NO2A
12-13-2011, 06:56 PM
The other day I was using my FT-857D on 2m fm simplex. At the 50 watt level the rig gets warm,but never hot. OTOH,my IC-208H gets very hot at the same power level. The fans on both rigs do a great job of cooling them off. It`s just a matter of letting them cool down properly. Using the `857 on cw at 100 watts it barely gets warm,with a low swr the fan only runs a short time. That`s great cooling for such a small radio. :cool:

WA1GZY
12-28-2011, 02:33 AM
The IC7000 has been in my mobile since 2004 and performed flawlessly for over 150000 miles in both sub zero upstate NY winters and 100 degree Florida humidity! The only service has been the replacement of the surface mounted video and audio output jacks. The IC 7000 is simply the best mobile transceiver on the market.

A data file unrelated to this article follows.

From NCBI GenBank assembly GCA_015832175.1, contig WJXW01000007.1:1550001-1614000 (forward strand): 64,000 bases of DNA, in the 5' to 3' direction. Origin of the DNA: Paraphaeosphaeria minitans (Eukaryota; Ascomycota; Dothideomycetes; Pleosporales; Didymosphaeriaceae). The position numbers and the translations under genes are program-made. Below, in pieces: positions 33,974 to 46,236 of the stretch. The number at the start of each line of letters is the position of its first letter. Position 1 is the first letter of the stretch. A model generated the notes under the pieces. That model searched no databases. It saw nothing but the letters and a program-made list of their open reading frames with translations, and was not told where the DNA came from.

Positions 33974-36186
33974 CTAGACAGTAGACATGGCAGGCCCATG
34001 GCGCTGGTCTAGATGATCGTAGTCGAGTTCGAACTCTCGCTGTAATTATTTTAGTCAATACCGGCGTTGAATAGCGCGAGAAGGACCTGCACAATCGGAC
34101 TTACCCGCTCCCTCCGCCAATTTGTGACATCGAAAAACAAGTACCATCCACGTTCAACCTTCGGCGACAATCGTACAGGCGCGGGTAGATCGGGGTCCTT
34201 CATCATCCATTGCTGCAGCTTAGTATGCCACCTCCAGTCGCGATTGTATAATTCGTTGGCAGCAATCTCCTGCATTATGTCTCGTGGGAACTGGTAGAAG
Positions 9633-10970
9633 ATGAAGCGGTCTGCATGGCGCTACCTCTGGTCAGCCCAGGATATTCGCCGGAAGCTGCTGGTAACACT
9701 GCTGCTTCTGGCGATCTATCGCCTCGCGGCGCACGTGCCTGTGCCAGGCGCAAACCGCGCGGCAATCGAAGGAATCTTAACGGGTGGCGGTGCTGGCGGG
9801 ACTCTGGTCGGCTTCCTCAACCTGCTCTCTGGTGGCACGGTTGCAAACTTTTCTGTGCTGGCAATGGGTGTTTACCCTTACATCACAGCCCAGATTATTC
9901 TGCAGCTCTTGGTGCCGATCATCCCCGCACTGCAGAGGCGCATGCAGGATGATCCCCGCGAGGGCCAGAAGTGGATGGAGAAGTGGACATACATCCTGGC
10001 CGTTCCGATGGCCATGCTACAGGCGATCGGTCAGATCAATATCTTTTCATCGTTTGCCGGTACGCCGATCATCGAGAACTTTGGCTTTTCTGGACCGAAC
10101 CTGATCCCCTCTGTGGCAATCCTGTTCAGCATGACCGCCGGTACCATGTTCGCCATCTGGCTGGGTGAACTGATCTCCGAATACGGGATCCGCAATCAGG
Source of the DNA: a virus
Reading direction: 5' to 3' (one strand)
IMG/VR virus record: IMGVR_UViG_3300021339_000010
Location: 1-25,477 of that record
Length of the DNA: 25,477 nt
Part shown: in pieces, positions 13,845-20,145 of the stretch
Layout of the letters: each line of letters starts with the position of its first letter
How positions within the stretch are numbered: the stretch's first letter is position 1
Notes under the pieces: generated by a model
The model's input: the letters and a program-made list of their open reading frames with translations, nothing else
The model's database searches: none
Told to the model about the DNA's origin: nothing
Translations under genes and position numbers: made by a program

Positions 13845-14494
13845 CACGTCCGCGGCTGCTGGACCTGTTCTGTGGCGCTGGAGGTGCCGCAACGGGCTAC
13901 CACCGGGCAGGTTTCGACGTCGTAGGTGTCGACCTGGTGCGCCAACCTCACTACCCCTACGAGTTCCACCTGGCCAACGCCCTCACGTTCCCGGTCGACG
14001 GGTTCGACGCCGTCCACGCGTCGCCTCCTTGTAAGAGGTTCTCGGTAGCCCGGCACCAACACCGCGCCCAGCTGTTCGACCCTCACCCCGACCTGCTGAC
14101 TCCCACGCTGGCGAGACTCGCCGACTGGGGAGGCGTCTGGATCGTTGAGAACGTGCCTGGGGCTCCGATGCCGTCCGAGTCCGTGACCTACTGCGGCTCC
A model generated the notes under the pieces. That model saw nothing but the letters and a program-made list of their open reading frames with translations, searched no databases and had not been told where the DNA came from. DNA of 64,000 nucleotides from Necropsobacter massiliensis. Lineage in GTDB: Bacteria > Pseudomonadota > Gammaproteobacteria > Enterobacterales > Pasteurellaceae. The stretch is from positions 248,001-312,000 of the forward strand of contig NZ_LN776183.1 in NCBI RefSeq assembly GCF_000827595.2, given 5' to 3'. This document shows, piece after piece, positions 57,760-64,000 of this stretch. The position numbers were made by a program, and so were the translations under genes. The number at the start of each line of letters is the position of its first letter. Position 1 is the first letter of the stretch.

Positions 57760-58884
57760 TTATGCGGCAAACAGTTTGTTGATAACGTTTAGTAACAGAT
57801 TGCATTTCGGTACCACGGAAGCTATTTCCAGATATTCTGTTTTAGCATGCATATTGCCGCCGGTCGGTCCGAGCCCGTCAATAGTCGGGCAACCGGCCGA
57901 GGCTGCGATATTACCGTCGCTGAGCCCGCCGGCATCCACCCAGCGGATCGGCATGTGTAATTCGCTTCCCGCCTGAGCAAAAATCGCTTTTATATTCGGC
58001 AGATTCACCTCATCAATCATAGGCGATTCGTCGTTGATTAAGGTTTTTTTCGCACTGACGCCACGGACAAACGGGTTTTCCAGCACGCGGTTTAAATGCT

G7DIE
12-28-2011, 12:15 PM
I guess I'm one of the unlucky ones, RX audio problem here with my IC7000, loss of audio after about one minute and it returns intermittently after about 15 minutes, a job for Icom UK I think :(

KA7RRA
01-01-2012, 04:17 AM
If the IC-7000 is unreliable it could have fooled me, I went on a road trip and worked all over the place on 10 meters I worked people in teas Michigan,MN, Wiscon(SP) Winnipeg Manatoba,and Florida, on 40 meters, on my home I worked my friend in Everett Rosburg and a few other places. I used a screw driver with a 100 watts the only thing unreliable is my spelling

KB2NHW
02-03-2012, 05:40 PM
Ive seen friends have heating issues with the 7000.
If i owned one, i think id just get a mobile amp and set the radio at 50% power so it didnt heat up as much, and then it would probably be fine.

I think the 706mk2g is more reliable just watching friends who owned these radios, as ive never owned either one.

You dont gain much signal from doubling your power, as most people know, so just lower it to 75% or 50% power, and it should be fine.